next up previous contents
Next: New Physics Opportunities Up: Hadron Structure Previous: Quark and Gluon Densities

Strangeness

The study of strangeness will be addressed with hadronic as well as with electromagnetic probes. In both cases selected spin observables will provide a way to reveal interesting small amplitudes through their interferences with the dominant ones. During the next decade, the proton beam of COSY (Jülich), the secondary kaon beam of DA$\Phi $NE (Frascati) as well as electron and photon beams of CEBAF (Newport News), GRAAL (Grenoble) and ELSA (Bonn) will allow the low energy sector of this field to be covered. At the beginning of next century, a new hadronic facility at Tsukuba in Japan (JHP) will make accessible its high energy sector. In the 1960s a comprehensive study of kaon-nucleon scattering, as well as kaon production in pion-nucleon collisions, led to a fair determination of the corresponding partial wave amplitudes. On the contrary, the data set available in kaon photo- and electroproduction channels is meagre and precludes a meaningful determination of the corresponding multipoles. In the next five years, the combined analysis of the data obtained with the intense, monochromatic and polarised beams of real photons at CEBAF, GRAAL and ELSA will make possible such an amplitude decomposition in the resonance region ( $\sqrt{s}-m\leq 1$ GeV). Above the resonance region (up to $ E_{\gamma }\simeq 6$ GeV), Jefferson Lab will enter the regime where cross-sections are dominated by hard scattering on constituent quarks around 90 $^{\circ }$ and large transverse momentum. The determination of the kaon electromagnetic form factor will be carried out at Jefferson Lab, up to $Q^{2}\simeq 4$ GeV2. Our knowledge of the free hyperon-nucleon (YN) interaction relies only on old bubble chamber data. The statistics are low and the range of the hyperons prevents access to low energy scatterings. It is remarkable that the only determination of the YN scattering lengths comes from the analysis of the energy spectrum of hypernuclei. To overcome this difficulty hyperons must be produced in nuclear reactions, in kinematics which enhance YN rescattering in the final state. For instance, the spectrum of the kaons emitted in the reaction $pp\rightarrowK^{+}\Lambda p$ has been measured at SATURNE. Its high energy part, which corresponds to a very small relative energy between the emitted proton and kaon, exhibits an enhancement due to the strong YN interaction in S waves. A cusp, due to the strong coupling between the $\Lambda N$ and $\Sigma N$ channels, has been observed at the $\Sigma $ production threshold. These measurements will be pursued at COSY with clever techniques pioneered at LEAR in the study of the $\overline{p} p\rightarrow \overline{Y}Y$$Y=\Lambda ,\;\Sigma $) reaction close to threshold. The study of spin correlations between two polarised colliding protons will disentangle YN rescattering in the 3S1 and 1S0 states. At Jefferson Lab a complete mapping of the cross-section of the reaction $ D(\gamma ,K^{+}\Lambda )n$ will be achieved with the new large acceptance detector CLAS. The measurement of the polarisation of the emitted $\Lambda $ , as well as the use of polarised photons, will determine in details the nature of YN interaction. Strangeness can also be hidden in hadronic matter. For instance the $s\overline{s}$ component dominates the wave function of the $\phi $ meson, which decays mainly into a pair of kaons. To a lesser extent, the wave function of the $\eta $ and $\eta ^{\prime }$ mesons contains a small $s\overline{s}$ component. There are also speculations that the ground state of nucleons and nuclei may contain a sizeable strange component, which may be at the origin of evasions from the OZI selection rule as well as new parity violating effects. One of the major achievements is the large violations to the OZI rule observed at LEAR by the Obelix and Crystal Barrel Collaborations. Production of $\phi $ following the annihilation of $\bar{p}$ and $\bar{n}$ was particularly abundant in channels with a $\pi $ or a $ \gamma $ in the final states, nearly two orders of magnitude larger than predicted by the simple OZI rule. Among the different explanations for such an effect, the one based on the presence of strange quark-antiquark pair ($s\bar{s}$) in the nucleon seems the most likely. At moderate momentum transfer, a possible $s\overline{s}$ component may be knocked out by a virtual photon and eventually couple to the $\phi $ meson. It can be revealed though interference with the dominant diffractive background as well as through amplitudes which do not conserve helicity.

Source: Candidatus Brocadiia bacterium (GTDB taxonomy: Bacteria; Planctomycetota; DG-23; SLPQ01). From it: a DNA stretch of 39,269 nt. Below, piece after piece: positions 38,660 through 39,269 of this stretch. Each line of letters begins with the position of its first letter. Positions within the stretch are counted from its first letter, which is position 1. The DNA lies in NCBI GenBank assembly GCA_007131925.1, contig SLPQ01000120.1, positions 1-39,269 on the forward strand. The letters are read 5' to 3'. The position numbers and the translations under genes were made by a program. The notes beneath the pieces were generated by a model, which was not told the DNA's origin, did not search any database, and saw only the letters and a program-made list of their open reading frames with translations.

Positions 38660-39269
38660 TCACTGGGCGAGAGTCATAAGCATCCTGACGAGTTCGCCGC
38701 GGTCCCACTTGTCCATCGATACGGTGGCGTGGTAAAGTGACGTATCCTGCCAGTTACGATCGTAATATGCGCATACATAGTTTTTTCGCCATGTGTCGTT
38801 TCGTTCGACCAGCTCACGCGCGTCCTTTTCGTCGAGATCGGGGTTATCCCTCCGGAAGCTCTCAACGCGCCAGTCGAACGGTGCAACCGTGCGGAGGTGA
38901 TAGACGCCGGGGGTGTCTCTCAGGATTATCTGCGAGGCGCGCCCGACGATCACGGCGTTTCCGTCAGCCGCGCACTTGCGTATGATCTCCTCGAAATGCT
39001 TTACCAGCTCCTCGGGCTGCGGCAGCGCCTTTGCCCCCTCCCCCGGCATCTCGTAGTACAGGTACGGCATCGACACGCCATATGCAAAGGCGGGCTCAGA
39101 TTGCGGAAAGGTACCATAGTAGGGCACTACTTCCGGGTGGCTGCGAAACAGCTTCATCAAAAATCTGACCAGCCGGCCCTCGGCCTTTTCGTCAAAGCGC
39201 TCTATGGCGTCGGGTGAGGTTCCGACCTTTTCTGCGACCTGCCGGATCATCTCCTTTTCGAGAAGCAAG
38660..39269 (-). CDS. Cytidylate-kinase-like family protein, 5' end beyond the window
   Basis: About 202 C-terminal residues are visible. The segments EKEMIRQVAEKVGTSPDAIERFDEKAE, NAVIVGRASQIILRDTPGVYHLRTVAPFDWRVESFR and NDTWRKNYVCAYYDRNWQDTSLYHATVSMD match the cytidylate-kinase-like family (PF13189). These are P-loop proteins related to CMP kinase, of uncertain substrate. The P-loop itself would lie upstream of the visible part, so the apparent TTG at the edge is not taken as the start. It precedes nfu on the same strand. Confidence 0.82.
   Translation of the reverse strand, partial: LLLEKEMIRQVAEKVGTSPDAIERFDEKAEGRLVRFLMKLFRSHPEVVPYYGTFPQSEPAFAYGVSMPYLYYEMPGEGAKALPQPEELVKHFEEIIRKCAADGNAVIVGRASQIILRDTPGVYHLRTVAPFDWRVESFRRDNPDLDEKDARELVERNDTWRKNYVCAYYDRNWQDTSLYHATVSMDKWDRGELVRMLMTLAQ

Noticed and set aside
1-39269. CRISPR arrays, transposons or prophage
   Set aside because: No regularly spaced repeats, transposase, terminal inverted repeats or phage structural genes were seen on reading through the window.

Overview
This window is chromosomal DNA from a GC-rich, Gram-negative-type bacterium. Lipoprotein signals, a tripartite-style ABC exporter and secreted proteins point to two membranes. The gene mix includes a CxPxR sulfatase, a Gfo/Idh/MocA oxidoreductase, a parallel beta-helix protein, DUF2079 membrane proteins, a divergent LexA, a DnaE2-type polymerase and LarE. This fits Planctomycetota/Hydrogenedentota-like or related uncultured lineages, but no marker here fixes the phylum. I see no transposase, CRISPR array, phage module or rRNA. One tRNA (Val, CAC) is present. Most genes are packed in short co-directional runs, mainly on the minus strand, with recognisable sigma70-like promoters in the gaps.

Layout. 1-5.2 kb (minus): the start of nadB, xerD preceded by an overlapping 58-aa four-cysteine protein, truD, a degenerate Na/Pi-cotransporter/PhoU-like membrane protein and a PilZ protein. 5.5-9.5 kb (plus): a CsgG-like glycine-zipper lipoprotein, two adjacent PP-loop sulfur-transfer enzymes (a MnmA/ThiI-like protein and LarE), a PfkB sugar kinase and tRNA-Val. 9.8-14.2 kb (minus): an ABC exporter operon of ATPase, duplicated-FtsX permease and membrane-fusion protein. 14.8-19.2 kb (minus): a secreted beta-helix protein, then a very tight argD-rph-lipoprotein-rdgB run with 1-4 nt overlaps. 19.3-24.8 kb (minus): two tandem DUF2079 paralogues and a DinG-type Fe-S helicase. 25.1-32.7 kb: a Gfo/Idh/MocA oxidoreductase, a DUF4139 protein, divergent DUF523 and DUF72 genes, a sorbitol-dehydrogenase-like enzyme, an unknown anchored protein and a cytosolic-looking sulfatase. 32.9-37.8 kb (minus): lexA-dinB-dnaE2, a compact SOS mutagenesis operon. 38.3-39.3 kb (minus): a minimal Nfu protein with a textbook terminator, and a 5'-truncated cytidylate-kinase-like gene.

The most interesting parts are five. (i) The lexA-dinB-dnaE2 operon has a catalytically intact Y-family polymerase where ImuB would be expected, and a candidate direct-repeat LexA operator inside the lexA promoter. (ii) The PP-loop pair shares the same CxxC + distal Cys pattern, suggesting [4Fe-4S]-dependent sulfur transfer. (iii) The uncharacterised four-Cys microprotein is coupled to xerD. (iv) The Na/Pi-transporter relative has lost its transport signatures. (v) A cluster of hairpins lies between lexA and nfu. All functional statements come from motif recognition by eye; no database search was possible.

next up previous contents
Next: New Physics Opportunities Up: Hadron Structure Previous: Quark and Gluon Densities 

NuPECC WebForce,